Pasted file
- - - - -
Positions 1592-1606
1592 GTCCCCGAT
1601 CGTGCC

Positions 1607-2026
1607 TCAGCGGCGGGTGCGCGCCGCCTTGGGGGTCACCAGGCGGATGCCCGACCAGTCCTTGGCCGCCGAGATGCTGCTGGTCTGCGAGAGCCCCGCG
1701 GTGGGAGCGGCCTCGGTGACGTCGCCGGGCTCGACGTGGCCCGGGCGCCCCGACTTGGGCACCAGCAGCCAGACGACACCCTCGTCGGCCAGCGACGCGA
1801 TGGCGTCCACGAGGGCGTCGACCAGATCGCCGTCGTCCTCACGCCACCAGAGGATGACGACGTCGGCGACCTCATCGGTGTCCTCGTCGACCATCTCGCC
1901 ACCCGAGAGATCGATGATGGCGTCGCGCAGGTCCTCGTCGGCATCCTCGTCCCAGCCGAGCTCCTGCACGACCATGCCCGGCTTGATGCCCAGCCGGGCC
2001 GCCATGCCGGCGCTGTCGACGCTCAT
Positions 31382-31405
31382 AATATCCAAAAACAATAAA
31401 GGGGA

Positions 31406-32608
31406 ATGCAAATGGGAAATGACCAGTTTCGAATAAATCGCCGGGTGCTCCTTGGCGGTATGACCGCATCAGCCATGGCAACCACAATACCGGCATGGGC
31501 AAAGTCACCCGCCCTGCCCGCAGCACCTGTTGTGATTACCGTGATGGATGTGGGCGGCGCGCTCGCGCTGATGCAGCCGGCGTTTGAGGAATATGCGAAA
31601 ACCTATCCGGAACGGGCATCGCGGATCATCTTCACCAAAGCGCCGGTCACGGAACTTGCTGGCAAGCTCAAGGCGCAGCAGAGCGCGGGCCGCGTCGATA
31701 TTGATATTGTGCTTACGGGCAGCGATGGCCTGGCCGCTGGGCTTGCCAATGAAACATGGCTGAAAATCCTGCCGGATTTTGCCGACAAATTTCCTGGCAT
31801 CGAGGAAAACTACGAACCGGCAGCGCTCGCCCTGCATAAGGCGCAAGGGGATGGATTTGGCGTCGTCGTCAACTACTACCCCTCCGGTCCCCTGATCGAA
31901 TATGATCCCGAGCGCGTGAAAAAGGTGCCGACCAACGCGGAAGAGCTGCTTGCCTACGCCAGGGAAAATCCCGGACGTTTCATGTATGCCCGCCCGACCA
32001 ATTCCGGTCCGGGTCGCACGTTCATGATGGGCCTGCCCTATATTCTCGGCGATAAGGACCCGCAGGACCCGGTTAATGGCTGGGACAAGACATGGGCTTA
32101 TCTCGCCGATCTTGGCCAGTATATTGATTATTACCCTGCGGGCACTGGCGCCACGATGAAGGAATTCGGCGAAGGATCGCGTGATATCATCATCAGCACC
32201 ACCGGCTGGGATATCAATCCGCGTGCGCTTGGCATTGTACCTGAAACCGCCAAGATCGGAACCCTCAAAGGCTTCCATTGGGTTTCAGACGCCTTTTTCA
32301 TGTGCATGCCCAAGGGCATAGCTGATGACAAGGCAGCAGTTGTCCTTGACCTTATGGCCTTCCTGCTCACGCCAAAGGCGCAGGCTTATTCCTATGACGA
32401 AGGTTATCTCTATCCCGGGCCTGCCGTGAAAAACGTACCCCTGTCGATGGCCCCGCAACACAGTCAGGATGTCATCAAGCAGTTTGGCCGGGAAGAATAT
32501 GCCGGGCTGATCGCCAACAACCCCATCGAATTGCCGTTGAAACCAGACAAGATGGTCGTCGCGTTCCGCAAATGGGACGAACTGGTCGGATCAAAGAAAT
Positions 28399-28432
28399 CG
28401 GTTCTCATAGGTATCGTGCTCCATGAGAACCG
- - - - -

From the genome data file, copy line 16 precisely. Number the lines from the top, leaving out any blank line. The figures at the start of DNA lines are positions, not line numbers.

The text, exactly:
31601 ACCTATCCGGAACGGGCATCGCGGATCATCTTCACCAAAGCGCCGGTCACGGAACTTGCTGGCAAGCTCAAGGCGCAGCAGAGCGCGGGCCGCGTCGATA